There are few greater feelings than being inspired and motivated. Regardless of what or who it is, or what we do that makes us tick -- it's important to feel positive and enthusiastic about life. So as we venture once again into a new year, let's vow to look for the good news in life and see how much better we may feel as a result.

The attitude of gratitude -- being appreciative for the many blessings we have in our lives is a wonderful way to start. Certainly there will always be changes and challenges along the way, but to move on and forge forward leaving the negative behind has proven to be one of the key components in maintaining well-being late in life.

Working in the field of aging is truly one of the most rewarding and fulfilling things I believe I could ever be involved in. Some find it strange perhaps, that at a time in life where losses and decline are inevitable, there could be much good in that. However, what being with seniors, ie. the "wisdom keepers," has taught me (and the research confirms) is that it's what's deep inside us that really matters -- what we think and what we feel can be ageless.

Some may think I'm referring to agelessness as being young. Nope, that's not what I mean. What I'm talking about is being accepting of who we are, with all the changes and challenges we've experienced along the way and knowing that each of these life situations has contributed to who we are today.

People are always fascinated by centenarians -- those living to the age of 100, and are often intrigued with what it takes to live that long. New studies show that while genetics and exercise certainly play a role, a key component routinely being addressed now is their ability to rolll with the punches and handle stress.

Living to 100, just in itself, would likely seem to give you alot of practice at doing this, but I believe it takes one more key ingredient and that is morale -- you've got to feel good about yourself, your fellow man, and life itself -- otherwise it's a losing battle. You've got to have faith and hope that good things will come -- if you believe, you will achieve and all those other cliches can be powerful words when used in the right context.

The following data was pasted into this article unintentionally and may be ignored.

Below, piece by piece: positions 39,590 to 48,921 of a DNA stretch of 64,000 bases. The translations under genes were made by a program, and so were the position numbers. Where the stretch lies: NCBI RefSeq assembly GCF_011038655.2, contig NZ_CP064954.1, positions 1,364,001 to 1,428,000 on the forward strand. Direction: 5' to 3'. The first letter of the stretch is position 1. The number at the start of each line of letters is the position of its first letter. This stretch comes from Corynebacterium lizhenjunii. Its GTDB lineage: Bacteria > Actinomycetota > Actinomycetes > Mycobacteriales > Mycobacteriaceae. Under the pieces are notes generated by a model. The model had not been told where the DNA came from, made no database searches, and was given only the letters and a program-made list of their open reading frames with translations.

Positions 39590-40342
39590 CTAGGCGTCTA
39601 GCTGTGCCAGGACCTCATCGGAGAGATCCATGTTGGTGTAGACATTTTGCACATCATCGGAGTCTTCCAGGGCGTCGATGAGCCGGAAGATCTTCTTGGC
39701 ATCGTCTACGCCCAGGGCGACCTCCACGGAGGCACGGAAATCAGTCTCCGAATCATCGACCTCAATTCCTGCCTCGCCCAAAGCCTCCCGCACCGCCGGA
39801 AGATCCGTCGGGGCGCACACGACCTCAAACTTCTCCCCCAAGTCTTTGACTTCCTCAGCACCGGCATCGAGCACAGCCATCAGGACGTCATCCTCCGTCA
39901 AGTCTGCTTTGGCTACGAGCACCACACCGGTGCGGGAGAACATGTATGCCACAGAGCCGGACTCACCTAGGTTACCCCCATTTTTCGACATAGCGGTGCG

I'm inspired daily in my work and study on aging. From the actual seniors themselves, to the research and professionals in this field. One of my true professional "heroes" is Adam Milgram, Executive Director of the Sam & Rose Stein Institute for Research on Aging at UCSD and editor of Healthwise, their monthly newsletter. We are so lucky to have such an amazing institution and resource in our own backyard, fully dedicated to advancing lifelong health and independence through research, education and patient care.

In his recent colunn, Milgram magnificently addressed his own personal "aging" experience, from the standpoint where many people come from, that he doesn't feel or think his age. It's not that he feels old or young, or even middle-aged -- but rather like an ageless person, where age and aging is just not meaningful.

This is a good thing because it's believed by aging researchers today that it's the psychological age -- how old we feel, that is far more important and influential in determining how our aging years will be, than the chonological age -- how old we actually are.

But where does that come from and how can we all have that feeling? There is no magic pill or potion, but the good news is -- it comes from within. Someplace deep inside each of us -- "an invisible part, not mind or body, but of some finer substance that never ages," as Milgram describes. In short, as Milgram puts it, "it resides in a state of pure being, not becoming. It just "is," and therefore has no age -- it's ageless!"

So it's not about being younger -- it's about finding our "true being," according to Milgram, "which lies deep within, hidden and invisible, but is perhaps the most significant part of us." It is at this place and in this state where instead of getting older and aging, "we actually become ageless -- a person without age" who lives life without worrying about how old they are and instead lives all the days of their life.

Kelly Ferrin is a local gerontologist residing in Carlsbad. She is a certified AARP retirement specialist, motivational speaker, consultant, and author of a nationally released book titled, "What's Age Got To Do With It?" For column ideas contact her at (760)438-2126 or on the internet at ageangel@earthlink.net. Kelly Ferrin, Gerontologist Lifestyles (760)438-2126 web: http://www.ageangel.com

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What's Age Got To Do With It?